Collaborative fieldnote writing between students at MIT and the National University of Mongolia


I am a fourth-generation educator and, like many members of my family, I am drawn to teaching because I genuinely enjoy working with students and getting to know them as people. What piques their curiosity? What challenges them? How do they think and learn? In what communities are they rooted and seek to serve? As an educator, I am intrigued by how knowledge - especially exposure to diverse systems of knowledge - affects our perceptions of ourselves in relation to other people, places, and times, thereby influencing our actions and broader commitments in the world.
I have taught an array of classes, from large introductory survey courses to small seminars and experiential field courses in Mongolia. In all my engagements with students, it is very important to me that they feel seen, heard, and valued as whole people. As such, I strive to create an inclusive, collaborative class community where there are opportunities for students to lead with their interests, contribute to course content, and apply coursework in ways that are meaningful to them, both personally and professionally. 

Courses Taught 

  • Anthro-Engineering Decarbonization at the Million-Person Scale (MIT, 21A.S01)

    This class explores and experiments with pathways of decarbonization at the million-person scale through an interdisciplinary “anthro-engineering” approach. By putting people first, we examine how user-centric design, holistic ally and stakeholder inclusion, responding to cultural and political constraints on clean energy issues, and working in and with diverse groups on open-ended problems can create impactful and equitable changes in energy systems. Students engage with anthropological approaches to energy, development, sustainability, and climate-related issues while simultaneously exploring the possibilities for practical, real-world intervention into an energy landscape dominated by fossil fuels. Co-taught with Professor Michael Short (Nuclear Science & Engineering) in 2023 and with Professor Michael Short, Professor Manduhai Buyandelger (Anthropology), and Dr. Rea Lavi (MIT NEET) in 2022.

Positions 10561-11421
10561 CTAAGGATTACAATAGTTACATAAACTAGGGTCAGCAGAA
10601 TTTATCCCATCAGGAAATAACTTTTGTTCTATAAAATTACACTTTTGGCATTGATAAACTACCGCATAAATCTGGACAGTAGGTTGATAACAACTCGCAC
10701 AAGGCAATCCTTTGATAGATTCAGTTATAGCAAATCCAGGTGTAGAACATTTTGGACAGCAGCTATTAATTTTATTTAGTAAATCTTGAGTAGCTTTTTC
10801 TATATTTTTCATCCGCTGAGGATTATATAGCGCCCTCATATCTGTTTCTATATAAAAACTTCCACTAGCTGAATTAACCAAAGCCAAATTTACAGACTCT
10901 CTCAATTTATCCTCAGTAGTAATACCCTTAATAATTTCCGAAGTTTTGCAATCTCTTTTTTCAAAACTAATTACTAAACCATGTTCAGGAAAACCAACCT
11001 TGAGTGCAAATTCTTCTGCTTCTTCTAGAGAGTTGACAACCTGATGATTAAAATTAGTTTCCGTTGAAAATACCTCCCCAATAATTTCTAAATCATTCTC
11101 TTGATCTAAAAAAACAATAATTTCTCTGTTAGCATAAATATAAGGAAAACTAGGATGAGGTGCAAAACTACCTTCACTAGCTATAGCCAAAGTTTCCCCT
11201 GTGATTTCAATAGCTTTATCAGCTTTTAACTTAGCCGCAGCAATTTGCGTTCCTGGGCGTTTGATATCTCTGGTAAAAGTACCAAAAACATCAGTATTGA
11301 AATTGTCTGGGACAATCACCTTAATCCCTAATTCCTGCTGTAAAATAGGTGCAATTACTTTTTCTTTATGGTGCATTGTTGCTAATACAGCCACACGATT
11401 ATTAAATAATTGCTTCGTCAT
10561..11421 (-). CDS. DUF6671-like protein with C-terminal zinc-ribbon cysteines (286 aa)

• Disease and Health: Culture, Society, and Ethics (MIT, 21A.301)

    From a cross cultural and global perspective, examines how medicine is practiced, with particular emphasis on biomedicine. Analyzes medical practice as a cultural system, focusing on the human and social side of things. Considers how people in different societies think of disease, health, body, and mind.

  • Technology and Culture (MIT, 21A.500)

    Examines the intersections of technology, culture, and politics in a variety of social and historical settings ranging from 19th-century factories to 21st-century techno dance floors, from Victorian London to anything-goes Las Vegas. Discussions and readings organized around three questions: what cultural effects and risks follow from treating biology as technology; how computers have changed the way we think about ourselves and others; and how politics are built into our infrastructures. Explores the forces behind technological and cultural change; how technological and cultural artifacts are understood and used by different communities; and whether, in what ways, and for whom technology has produced a better world.

  • Introduction to Anthropology: Comparing Cultures (MIT, 21A.00)

    Through the comparative study of different cultures, anthropology explores fundamental questions about what it means to be human. Seeks to understand how culture shapes societies, from the smallest island in the South Pacific to the largest Asian metropolis, and affects the way institutions work, from scientific laboratories to Christian mega-churches. Provides a framework for analyzing diverse facets of human experience, such as gender, ethnicity, language, politics, economics, and art.

  • Stakes of International Development (MIT, 21A.400)

    Offers an anthropological perspective on international development. Students consider development, not in policy or technical terms, but through its social and political dynamics and its impacts on daily life. Examines the various histories of, and meanings given to, international development as well as the social organization of aid agencies and projects. Follows examples of specific projects in various parts of the world. Examples: water projects for pastorialists in Africa, factory development in Southeast Asia, and international nature parks in Indonesia.

  • Local/Global Environmental Justice (Clark University)